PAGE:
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Students in Ancash, Peru: improving education can support long-term growth in the region (photo: Mariana Bazo/Reuters/Newscom)

Latin America and the Caribbean: Bouncing Back from Recession

May 19, 2017

Latin America and the Caribbean is expected to gradually emerge from recession in 2017, but to secure strong and inclusive growth going forward the region needs to address gaps in infrastructure, improve education outcomes, strengthen the business environment, and tackle corruption, the IMF said in its latest Regional Economic Outlook for the Western Hemisphere.

Economic growth in Latin America and the Caribbean in 2016 was the third-lowest in 30 years—contracting by 1 percent after stagnating in 2015. Growth was held back by weak domestic demand from lower commodity prices, ongoing fiscal and external adjustment in some countries, and other country-specific domestic factors.

The IMF forecasts growth to expand by 1.1 percent this year and 2 percent in 2018. Over the medium term, growth is expected to remain subdued at 2.6 percent.

According to the report, this outlook is shaped by key shifts in the global economic and policy landscape, including a modest rebound in commodity prices and partner country demand, and higher global policy uncertainty. Domestic developments will continue to play a significant role in determining growth in many economies.

“With heightened policy uncertainty at the global level but low market volatility, countries in our region should focus on insuring against downside risks, while targeting strong, sustainable, and inclusive growth,” Alejandro Werner, Director of the IMF’s Western Hemisphere Department, told a press conference in São Paulo, Brazil.

External and domestic forces

In this challenging external environment, the report pointed out that many countries in the region should advance fiscal and external adjustments to preserve or rebuild policy buffers (for example, by improving primary balances to stabilize rising public debt).

Charting a course toward higher, sustainable, and more equitable growth will also require domestic reforms. These vary by country, and include closing infrastructure gaps; improving the business environment, governance, and education outcomes; deepening regional trade integration; and encouraging female labor force participation to boost medium-term growth and foster income convergence. These policies would help raise future growth by increasing contributions from labor, capital, and productivity.

Regional roundup

Growth prospects in South America are shaped by a combination of key domestic developments and shifts in the global landscape.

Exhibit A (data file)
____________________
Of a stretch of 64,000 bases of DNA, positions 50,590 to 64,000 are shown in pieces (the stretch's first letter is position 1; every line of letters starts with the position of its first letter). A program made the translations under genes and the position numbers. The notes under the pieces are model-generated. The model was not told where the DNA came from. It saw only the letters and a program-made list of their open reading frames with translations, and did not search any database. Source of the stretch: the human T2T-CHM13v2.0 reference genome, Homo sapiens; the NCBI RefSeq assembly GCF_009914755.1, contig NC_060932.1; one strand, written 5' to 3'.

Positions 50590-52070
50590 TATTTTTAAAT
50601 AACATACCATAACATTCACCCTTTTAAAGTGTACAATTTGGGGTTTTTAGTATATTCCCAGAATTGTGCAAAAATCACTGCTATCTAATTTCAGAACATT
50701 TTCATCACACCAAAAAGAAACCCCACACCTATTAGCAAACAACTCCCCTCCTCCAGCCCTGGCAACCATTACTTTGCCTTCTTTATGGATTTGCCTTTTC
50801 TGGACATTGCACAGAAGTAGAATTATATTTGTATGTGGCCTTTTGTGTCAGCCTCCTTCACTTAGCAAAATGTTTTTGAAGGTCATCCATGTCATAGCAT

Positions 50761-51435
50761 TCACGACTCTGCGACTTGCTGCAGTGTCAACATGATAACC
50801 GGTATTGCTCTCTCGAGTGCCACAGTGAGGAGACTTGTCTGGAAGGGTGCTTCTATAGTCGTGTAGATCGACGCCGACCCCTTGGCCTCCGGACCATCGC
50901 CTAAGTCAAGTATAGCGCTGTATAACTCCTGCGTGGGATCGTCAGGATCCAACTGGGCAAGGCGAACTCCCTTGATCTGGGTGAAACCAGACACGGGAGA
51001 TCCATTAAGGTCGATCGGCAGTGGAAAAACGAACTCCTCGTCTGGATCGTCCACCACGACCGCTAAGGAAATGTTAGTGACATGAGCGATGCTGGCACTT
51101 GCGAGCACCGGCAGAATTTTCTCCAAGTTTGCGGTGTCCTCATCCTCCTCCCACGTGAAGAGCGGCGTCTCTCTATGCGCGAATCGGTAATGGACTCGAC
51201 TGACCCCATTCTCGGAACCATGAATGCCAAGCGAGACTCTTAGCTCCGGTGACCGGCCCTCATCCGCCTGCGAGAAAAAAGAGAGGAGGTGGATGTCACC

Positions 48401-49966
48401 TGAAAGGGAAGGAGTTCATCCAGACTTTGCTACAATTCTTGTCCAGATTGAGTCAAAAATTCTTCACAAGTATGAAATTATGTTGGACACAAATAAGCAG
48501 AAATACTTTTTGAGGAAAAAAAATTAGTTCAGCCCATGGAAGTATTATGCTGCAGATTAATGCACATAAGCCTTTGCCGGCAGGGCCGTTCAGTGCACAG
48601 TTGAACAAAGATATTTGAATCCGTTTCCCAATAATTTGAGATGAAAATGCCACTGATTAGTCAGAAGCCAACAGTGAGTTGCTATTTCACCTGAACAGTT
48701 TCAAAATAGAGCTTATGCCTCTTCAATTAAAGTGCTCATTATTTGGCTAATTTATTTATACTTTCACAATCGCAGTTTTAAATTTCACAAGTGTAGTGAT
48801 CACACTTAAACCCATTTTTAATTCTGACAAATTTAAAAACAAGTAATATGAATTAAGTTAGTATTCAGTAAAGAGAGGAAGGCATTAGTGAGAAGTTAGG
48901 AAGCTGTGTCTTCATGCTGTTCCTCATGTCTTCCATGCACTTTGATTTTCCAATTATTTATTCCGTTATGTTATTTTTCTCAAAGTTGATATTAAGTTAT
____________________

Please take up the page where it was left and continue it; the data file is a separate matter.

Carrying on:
In Argentina, the recovery is under way. Growth is expected to grow 2¼ percent in 2017, driven by a rebound of private consumption, stronger public capital spending, and a pickup in exports.

In Brazil, after two years of recession, growth is expected to return to positive territory—estimated at 0.2 percent in 2017—thanks to a bumper soybean crop, one-time boost to consumption, a faster-than-expected decline in inflation, and higher iron ore prices.

In Venezuela, the economy is expected to remain in a deep recession and on a path to hyperinflation. Because there is no sign of a shift in economic policies, real GDP is expected to fall by 7.4 percent in 2017.

For other commodity exporters, the modest recovery in commodity prices will provide some relief. Despite slightly better external conditions, the outlook for Chile remains subdued, reflecting lingering domestic weaknesses. As a result, growth in 2017 is projected at 1.7 percent.

In Colombia, the orderly economic slowdown continued last year as domestic demand has been adjusting to a permanent shock to national income. While one-off factors led to a weaker-than anticipated growth in 2016, a mild rebound is expected in 2017.

Peru ’s economy grew at a rapid pace in 2016. But investment continues to lag and domestic headwinds related to a political bribery probe in connection with the Brazilian company Odebrecht, along with the worst flooding and landslides in decades, may put a drag on 2017 investment and growth.

The outlook and risks for Central America and Mexico are being influenced by their exposure to the United States through trade, migration, and foreign direct investment. Mexico’s real GDP growth is expected to decelerate to 1.7 percent in 2017. Uncertainty about future trade relations with the United States and higher borrowing costs are expected to more than offset the positive effect from stronger U.S. growth.

Growth in Central America, Panama, and the Dominican Republic is expected to remain broadly unchanged from last year in 2017. Strong U.S. growth will help support exports and remittances.

Prospects for the Caribbean region are improving, with growth in both tourism-dependent economies and commodity exporters projected to be in the 1.5-3 percent range for 2017 and 2018.


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